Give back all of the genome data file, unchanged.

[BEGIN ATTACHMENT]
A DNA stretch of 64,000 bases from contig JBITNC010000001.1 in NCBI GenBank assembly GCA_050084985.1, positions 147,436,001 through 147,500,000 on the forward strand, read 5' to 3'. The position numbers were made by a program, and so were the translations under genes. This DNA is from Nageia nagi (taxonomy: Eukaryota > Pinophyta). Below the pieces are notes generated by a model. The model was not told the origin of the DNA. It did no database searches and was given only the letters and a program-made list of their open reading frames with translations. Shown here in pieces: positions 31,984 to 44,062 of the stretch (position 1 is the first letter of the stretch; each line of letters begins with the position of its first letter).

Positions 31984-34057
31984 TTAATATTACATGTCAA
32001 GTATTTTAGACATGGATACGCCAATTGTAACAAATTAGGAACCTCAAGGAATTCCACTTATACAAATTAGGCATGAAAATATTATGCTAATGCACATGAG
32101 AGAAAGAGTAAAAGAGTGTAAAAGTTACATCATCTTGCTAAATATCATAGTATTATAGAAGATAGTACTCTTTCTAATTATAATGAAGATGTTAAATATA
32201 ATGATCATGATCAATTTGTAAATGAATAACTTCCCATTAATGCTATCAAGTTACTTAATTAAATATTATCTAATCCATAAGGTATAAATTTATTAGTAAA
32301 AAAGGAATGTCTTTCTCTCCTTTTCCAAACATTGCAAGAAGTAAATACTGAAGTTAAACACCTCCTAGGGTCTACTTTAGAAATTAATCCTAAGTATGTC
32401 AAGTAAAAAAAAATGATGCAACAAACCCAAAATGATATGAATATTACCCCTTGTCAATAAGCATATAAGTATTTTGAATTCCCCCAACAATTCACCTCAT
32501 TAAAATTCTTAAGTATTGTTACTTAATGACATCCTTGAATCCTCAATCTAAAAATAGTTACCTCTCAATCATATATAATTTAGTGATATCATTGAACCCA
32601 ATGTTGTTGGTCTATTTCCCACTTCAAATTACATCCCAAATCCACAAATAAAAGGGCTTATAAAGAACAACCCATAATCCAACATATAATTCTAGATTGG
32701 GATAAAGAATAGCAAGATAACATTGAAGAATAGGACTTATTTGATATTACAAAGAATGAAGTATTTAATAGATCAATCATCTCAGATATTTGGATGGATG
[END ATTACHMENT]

A DNA stretch of 64,000 bases from contig JBITNC010000001.1 in NCBI GenBank assembly GCA_050084985.1, positions 147,436,001 through 147,500,000 on the forward strand, read 5' to 3'. The position numbers were made by a program, and so were the translations under genes. This DNA is from Nageia nagi (taxonomy: Eukaryota > Pinophyta). Below the pieces are notes generated by a model. The model was not told the origin of the DNA. It did no database searches and was given only the letters and a program-made list of their open reading frames with translations. Shown here in pieces: positions 31,984 to 44,062 of the stretch (position 1 is the first letter of the stretch; each line of letters begins with the position of its first letter).

Positions 31984-34057
31984 TTAATATTACATGTCAA
32001 GTATTTTAGACATGGATACGCCAATTGTAACAAATTAGGAACCTCAAGGAATTCCACTTATACAAATTAGGCATGAAAATATTATGCTAATGCACATGAG
32101 AGAAAGAGTAAAAGAGTGTAAAAGTTACATCATCTTGCTAAATATCATAGTATTATAGAAGATAGTACTCTTTCTAATTATAATGAAGATGTTAAATATA
32201 ATGATCATGATCAATTTGTAAATGAATAACTTCCCATTAATGCTATCAAGTTACTTAATTAAATATTATCTAATCCATAAGGTATAAATTTATTAGTAAA
32301 AAAGGAATGTCTTTCTCTCCTTTTCCAAACATTGCAAGAAGTAAATACTGAAGTTAAACACCTCCTAGGGTCTACTTTAGAAATTAATCCTAAGTATGTC
32401 AAGTAAAAAAAAATGATGCAACAAACCCAAAATGATATGAATATTACCCCTTGTCAATAAGCATATAAGTATTTTGAATTCCCCCAACAATTCACCTCAT
32501 TAAAATTCTTAAGTATTGTTACTTAATGACATCCTTGAATCCTCAATCTAAAAATAGTTACCTCTCAATCATATATAATTTAGTGATATCATTGAACCCA
32601 ATGTTGTTGGTCTATTTCCCACTTCAAATTACATCCCAAATCCACAAATAAAAGGGCTTATAAAGAACAACCCATAATCCAACATATAATTCTAGATTGG
32701 GATAAAGAATAGCAAGATAACATTGAAGAATAGGACTTATTTGATATTACAAAGAATGAAGTATTTAATAGATCAATCATCTCAGATATTTGGATGGATG